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Levator Scapulae
Muscular System

Levator Scapulae

Levator scapulae

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Quick Facts

Origin: Transverse processes of C1-C2 vertebrae, posterior tubercles of transverse processes of C3-C4 vertebrae.

Insertion: Superior angle of scapula, medial border of scapula superior to spine of scapula.

Action: Elevates and downwardly rotates pectoral (shoulder) girdle at acromioclavicular and sternoclavicular joints; extends and laterally flexes neck at cervical vertebral joints.

Innervation: Anterior rami of third and fourth cervical nerves, dorsal scapular nerve (C5).

Arterial Supply: Transverse cervical, ascending cervical, and vertebral arteries.

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The levator scapulae originates from the:

- transverse processes of the atlas (first cervical vertebra) and axis (second cervical vertebra);

- posterior tubercles of transverse processes of the third and fourth cervical vertebrae.


The fibers of the levator scapulae travel inferolaterally and insert, via a broad tendon, onto the:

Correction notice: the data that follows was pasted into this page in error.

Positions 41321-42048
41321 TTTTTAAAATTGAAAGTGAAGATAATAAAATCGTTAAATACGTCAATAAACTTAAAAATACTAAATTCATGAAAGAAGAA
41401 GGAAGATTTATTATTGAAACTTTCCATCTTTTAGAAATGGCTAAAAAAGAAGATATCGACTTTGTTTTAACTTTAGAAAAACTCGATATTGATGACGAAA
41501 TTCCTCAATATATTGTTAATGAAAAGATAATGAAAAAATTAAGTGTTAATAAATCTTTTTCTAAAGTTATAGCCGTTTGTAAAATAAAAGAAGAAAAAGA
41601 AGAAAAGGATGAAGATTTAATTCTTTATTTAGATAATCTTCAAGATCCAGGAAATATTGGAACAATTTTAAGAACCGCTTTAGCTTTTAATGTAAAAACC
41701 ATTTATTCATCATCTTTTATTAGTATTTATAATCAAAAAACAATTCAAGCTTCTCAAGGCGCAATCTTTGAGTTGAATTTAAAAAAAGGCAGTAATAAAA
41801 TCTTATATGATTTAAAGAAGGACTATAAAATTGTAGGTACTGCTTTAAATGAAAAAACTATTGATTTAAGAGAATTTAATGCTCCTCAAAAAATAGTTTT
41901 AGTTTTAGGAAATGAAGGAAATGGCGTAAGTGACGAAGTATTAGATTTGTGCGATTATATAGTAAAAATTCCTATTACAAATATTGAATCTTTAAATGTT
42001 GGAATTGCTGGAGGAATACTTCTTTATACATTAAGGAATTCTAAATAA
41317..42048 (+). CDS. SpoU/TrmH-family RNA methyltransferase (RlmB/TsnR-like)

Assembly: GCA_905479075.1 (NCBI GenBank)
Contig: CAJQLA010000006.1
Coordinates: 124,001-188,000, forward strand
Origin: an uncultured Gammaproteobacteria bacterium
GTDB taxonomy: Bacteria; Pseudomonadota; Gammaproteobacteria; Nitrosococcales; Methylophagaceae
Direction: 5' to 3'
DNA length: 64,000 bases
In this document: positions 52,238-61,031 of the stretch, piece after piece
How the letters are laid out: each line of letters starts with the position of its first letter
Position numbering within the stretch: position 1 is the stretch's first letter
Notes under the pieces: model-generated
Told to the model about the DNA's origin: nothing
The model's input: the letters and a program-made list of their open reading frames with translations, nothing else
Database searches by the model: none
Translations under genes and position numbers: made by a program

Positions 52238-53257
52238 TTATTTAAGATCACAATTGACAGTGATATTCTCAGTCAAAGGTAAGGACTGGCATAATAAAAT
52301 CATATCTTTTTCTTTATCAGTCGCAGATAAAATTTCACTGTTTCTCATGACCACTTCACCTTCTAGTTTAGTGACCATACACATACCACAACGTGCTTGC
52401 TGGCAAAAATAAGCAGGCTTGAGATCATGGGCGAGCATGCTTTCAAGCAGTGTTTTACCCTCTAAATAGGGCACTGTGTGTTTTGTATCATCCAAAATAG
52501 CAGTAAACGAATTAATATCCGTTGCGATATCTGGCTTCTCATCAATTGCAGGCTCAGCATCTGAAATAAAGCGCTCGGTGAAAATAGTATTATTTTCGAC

- medial aspect of the superior angle of scapula;

- portion of the medial border of the scapula that lies superior to the spine of the scapula.

Key Features & Anatomical Relations

The levator scapulae is an extrinsic muscle of the back and is found in the lateral cervical region of the neck. It is a thin, strap-like type of skeletal muscle.

It is located:

- superficial to the serratus posterior superior muscle;

- deep to the sternocleidomastoid muscle (at its superior end) and the trapezius muscle (at its inferior end), and the accessory nerve;

- medial to the supraspinatus muscle (at its inferior end);

- lateral to the splenius colli, longissimus colli and rhomboid minor muscles.

The levator scapulae muscle contributes to the formation of the floor of the lateral cervical region.


The levator scapulae is involved in multiple actions:

- elevates the pectoral (shoulder) girdle at the acromioclavicular and sternoclavicular joints;

- downwardly rotates the pectoral girdle at the acromioclavicular and sternoclavicular joints.

- during unilateral contraction, it laterally flexes the neck to the same side at the cervical vertebral joints;

- during bilateral contraction, it extends the neck at the cervical vertebral joints (Moore, Dalley and Agur, 2009).


Moore, K. L., Dalley, A. F. and Agur, A. M. R. (2009) Clinically Oriented Anatomy. Lippincott Williams & Wilkins.

Learn more about this topic from other Elsevier products

Levator Scapulae Muscle

ScienceDirect image

The levator scapulae muscle originates on the upper aspect of the medial border and the superior angle of the scapula.

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Levator Scapulae: What Is It, Where Is It Located and More

Osmosis image

The levator scapulae is a large, superficial muscle of the upper back and neck that extends along the neck and elevates the scapula, or the shoulder blade

Explore on Osmosisopens in new tab/window

Complete Anatomy

The world's most advanced 3D anatomy platform

Complete Anatomy